Yate mayor, John Ford opens the Bristol Uniforms factory

Joint chairs step down from business association THE joint chairs of the Sodbury and Yate Business Association have stepped down after five years in the role. Tracy Francksen and Linda Banister, finished their term at the organisation’s annual AGM. Linda said, “We have had a terrific time as joint chair and we would like to thank the Executive team for all their support, effort and enthusiasm.” SYBA has organised various events over the past year

including a Business Breakfast at The Hamptons Deli in Chipping Sodbury and an annual fundraising Quiz Night in January 2018. It has broken fundraising records raising more than £1,900 for their charity of the year, Brain Tumour Support. The Association always welcomes new members. Meetings are held on the second Monday of the month from 17.30 to 19.00.  

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Veteran jazz man opens club in Chipping Sodbury A JAZZ player is celebrating really enjoy playing the music over 45 years in the music and we hope that holding business by opening a new these regular events will help club at the Beaufort Hunt in others to enjoy listening to it, Chipping Sodbury. as much as we enjoy playing Mike Slade, 83, who plays it. Everyone is welcome the double bass is showing to attend, and entry to the no signs of slowing down. He evening is free’. already runs the weekly Tuesday jazz night at the New Inn in Westerleigh. Mike, who is part of the Sodbury Jazz Club, says if the night is successful following its launch last month, the club will run on the second Thursday each month. Mike and his double bass Mike said ‘We


Sodbury In Bloom gears up for summer THE green fingered volunteers behind Sodbury in Bloom have revealed their plans for the summer. The organisers say they plan to commemorate the centenary of the end of World War One with the war memorial planted all in white. They will also use medieval herbs and flowers in Hathrell’s Yard as part of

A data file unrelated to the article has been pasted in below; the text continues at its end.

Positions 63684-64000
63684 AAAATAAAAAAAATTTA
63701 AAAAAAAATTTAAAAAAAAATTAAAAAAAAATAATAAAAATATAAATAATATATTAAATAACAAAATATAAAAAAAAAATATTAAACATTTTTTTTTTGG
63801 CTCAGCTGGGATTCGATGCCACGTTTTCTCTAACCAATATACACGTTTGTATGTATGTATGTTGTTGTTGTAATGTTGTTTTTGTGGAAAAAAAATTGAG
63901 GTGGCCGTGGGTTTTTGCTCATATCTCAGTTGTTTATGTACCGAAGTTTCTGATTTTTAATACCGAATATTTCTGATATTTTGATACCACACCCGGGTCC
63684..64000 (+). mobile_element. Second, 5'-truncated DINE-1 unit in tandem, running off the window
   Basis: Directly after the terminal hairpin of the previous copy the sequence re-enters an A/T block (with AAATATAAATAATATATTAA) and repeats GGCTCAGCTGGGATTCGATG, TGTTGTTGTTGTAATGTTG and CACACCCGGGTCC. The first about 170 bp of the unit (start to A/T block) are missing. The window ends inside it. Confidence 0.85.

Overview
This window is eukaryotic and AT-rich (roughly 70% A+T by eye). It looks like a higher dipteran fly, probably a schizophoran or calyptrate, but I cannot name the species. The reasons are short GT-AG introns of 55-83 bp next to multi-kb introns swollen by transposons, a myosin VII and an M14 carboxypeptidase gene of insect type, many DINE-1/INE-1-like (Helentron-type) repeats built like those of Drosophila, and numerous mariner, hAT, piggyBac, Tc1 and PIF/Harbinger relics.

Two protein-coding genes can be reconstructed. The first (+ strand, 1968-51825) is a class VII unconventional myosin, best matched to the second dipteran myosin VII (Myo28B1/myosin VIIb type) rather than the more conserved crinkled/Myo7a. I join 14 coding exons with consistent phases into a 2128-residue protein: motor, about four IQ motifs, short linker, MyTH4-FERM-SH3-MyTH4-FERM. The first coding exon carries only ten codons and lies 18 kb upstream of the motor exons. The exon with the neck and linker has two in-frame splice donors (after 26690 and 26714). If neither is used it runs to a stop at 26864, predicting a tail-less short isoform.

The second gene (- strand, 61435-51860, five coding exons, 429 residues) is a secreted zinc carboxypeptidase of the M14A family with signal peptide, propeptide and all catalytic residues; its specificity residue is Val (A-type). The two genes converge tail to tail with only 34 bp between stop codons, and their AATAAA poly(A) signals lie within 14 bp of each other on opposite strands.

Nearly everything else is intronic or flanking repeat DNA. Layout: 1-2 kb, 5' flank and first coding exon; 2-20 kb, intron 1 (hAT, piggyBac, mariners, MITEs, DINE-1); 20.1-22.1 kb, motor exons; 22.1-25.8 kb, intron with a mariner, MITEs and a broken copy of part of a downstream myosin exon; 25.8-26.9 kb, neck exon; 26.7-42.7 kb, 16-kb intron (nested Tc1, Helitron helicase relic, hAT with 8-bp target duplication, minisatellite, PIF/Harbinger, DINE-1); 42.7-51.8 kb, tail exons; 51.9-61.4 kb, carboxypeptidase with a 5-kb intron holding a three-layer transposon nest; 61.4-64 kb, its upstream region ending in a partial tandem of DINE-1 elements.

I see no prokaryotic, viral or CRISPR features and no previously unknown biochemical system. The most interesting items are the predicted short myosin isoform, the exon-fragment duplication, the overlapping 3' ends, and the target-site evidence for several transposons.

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the town’s 800th anniversary celebrations. Sodbury in Bloom are also on the look out for more volunteers to help, and will be meeting outside the Baptist Church in Chipping Sodbury at 10am on the first Thursday of every month. More from Sodbury in Bloom - Letters, page 29




March, 2018


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Author entertains children at library event CHILDREN from several Yate schools have been entertained by award winning children’s author Michelle Robinson. Pupils from Abbotswood Primary School, St Mary’s Church of England Primary School, St Paul’s Catholic Primary School and Tyndale Primary School all came to Yate Library for the event. The library had been transformed into a scene from her latest book Ten Fat Sausages. Michelle said: “It was a huge pleasure to spend time with all the children who came along to Yate Library. The biggest privilege of being an author is being given access to young imaginations.”

Yate day nursery and pre-school earns praise from Ofsted inspectors A DAY nursery and pre-school in Yate has been assessed as good by Ofsted. Little Oaks in Cranleigh Court Road was only registered in 2016 and inspectors said leaders had a strong focus on improvement. Ofsted said staff successfully supported children of all ages to develop their independence and the youngsters settled well and were happy. Its report said: “Teaching is consistently good. Staff know the children well and use the

children's interests to plan activities that successfully motivates them to learn. “Children make good progress in their learning. Children who require additional support are provided with well-planned strategies which meet their individual needs. “Parents are positive about their child's development and also about how eager their children are to attend the nursery. Older children are well prepared for school.”



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March, 2018